C-JUSTICE is based on a professional development curriculum for teaching climate justice and civic engagement across the curriculum developed at BC in 2017 and adopted by NSC in 2019. It is situated in two frameworks from STEM education practice and research: SENCER and the Equity Ethic. (Figure 1) SENCER provides a pedagogy for bringing complex unresolved societal issues into the classroom, whereas the Equity Ethic (McGee & Bentley, 2017) is more of a theory about why a social justice-centered approach to STEM teaching can be more appealing to groups typically underrepresented in STEM fields, particularly Students of Color and women. At its very heart, the Equity Ethic is about “students’ principled concern for social justice.” When students can see STEM as a means to promote social justice, help their communities (Elmi et al., 2022), and disrupt systems of oppression, then they are more likely to pursue a STEM major, stay in a STEM major, or end up in a STEM career. It is about transforming STEM culture away from a singular focus on workforce development and economics, toward a focus on socially relevant civic issues and democracy. C-JUSTICE modules aim to expose the social political context that students experience, raise consciousness about inequity in the world, and help students and faculty develop a “lens” for recognizing inequitable patterns and practices in society and develop the tools needed to interrupt them. A recent book by Eric Liu, You’re More Powerful Than You Think: A Citizen’s Guide to Making Change Happen (2017), provides frameworks and ideas for civic involvement being used by C-JUSTICE.

The three broad learning goals for C-JUSTICE modules are that they:

  •  make clear to students the intra- and inter-generational connections between climate change and racial, economic, gender, intergenerational, interspecies, and other injustices,
  • foster the skills, knowledge, commitments, responsibilities, values, and efficacy (Figure 2; Wang & Jackson, 2005) as well as the actions needed to engage civically with a community beyond the classroom in a way that promotes collective systemic change, and
  • highlight positive stories of change that make the world a more just and equitable place.

C-JUSTICE portrays intra-generational justice as a wedge (Figure 3), adapted from (Making Partners, 1988). The more vulnerable a person or group is, the more difficult it is going to be to deal with climate impacts. In the wedge, climate impacts are represented by the ball and vulnerabilities are the wedges. The more vulnerabilities, the steeper the ramp, the harder it is to handle climate impacts. Faculty in C-JUSTICE workshops find this wedge framework to be helpful for developing a “lens” or critical consciousness for recognizing inequities that arise from climate impacts.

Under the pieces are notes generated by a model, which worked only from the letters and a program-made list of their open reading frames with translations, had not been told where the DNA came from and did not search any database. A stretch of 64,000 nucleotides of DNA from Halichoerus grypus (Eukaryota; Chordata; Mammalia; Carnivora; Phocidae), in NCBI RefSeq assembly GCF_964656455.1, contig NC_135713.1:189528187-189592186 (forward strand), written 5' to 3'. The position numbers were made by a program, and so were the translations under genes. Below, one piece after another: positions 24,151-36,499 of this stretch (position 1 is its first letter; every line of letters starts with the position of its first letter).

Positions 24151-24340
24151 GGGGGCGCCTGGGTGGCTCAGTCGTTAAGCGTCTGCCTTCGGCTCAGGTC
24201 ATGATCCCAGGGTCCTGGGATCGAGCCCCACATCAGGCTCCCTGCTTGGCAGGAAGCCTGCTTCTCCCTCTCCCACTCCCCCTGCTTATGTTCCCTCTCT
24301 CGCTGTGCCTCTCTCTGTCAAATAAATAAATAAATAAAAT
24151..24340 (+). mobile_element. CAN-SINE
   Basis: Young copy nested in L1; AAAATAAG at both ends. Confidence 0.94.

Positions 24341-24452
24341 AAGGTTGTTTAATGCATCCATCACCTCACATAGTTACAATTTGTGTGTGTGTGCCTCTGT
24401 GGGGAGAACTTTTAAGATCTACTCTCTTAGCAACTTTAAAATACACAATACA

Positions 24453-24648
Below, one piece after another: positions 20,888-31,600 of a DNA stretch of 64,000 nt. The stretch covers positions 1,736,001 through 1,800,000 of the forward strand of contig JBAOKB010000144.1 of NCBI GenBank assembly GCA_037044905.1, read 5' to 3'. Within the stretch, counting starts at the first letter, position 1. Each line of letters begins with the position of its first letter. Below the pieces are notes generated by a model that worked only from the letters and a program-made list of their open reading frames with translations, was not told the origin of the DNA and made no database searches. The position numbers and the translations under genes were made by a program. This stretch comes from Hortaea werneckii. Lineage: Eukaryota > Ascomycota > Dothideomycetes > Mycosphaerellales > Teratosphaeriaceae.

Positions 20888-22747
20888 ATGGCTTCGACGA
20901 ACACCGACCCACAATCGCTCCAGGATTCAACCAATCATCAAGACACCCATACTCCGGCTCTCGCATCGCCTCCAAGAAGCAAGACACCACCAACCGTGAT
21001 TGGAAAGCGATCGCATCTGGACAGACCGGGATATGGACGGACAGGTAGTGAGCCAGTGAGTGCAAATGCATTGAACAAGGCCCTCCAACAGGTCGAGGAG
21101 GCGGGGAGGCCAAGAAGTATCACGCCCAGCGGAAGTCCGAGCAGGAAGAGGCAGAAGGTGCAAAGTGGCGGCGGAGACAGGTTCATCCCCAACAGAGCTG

Preliminary C-JUSTICE student survey data collected at BC and NSC are compelling (Remington Doucette and Price, unpublished). They show that top issues for students are climate change, racial inequality, and mental health and that students want these issues taught in their courses. Most have a desire to be more socially, politically, and civically engaged in their communities, but are not presently engaged because they don’t know how. Finally, students agree about the need for equity, but there are gaps in their understanding of the systemic causes.

Survey data also showed that after experiencing a C-JUSTICE module in a STEM course, more students see STEM as a tool for achieving social justice and that it can be used to help solve problems in communities they care about and serve racially and economically marginalized communities. They also have a much greater understanding of climate justice and know how to become involved. More students also see STEM as useful for informing and taking civic action, and they intend to become more involved in their communities. Finally, learning STEM in the context of climate justice increased their interest in STEM and their motivation to learn STEM.

Beyond the efforts at BC and NSC, this work is being disseminated to 34 community and technical colleges (CTCs) across Washington state through a Climate Solutions effort led by the State Board of Community and Technical Colleges (SBCTC) and funded at $1.5 million by the WA state legislature (Washington SBCTC, 2022). On average, more than 320,000 students enroll in a community or technical college across the state per year. More than half of those students are Students of Color. With statewide coordination and resources supporting this climate solutions effort, systemic inequities can be overcome to empower Students of Color from frontline communities who, due to structural racism, disproportionately experience the burdens and risks of a changing climate, are the least economically resourced to enact change in their communities and are the most excluded from the benefits from the green economy. Utilizing this specific educational lever for systemic change—expanding climate solutions education and green workforce development in CTCs and making our colleges more sustainable—has the greatest potential to increase equity in all areas—in higher education, in the workforce and economy, and in frontline communities across the state of Washington. This work expands climate solutions education and green workforce development to ensure that all people can be sustainability and equity minded leaders in their communities and professions, can respond to the impacts of a changing environment, benefit from the green economy, and can contribute to community-based and industry-led climate solutions.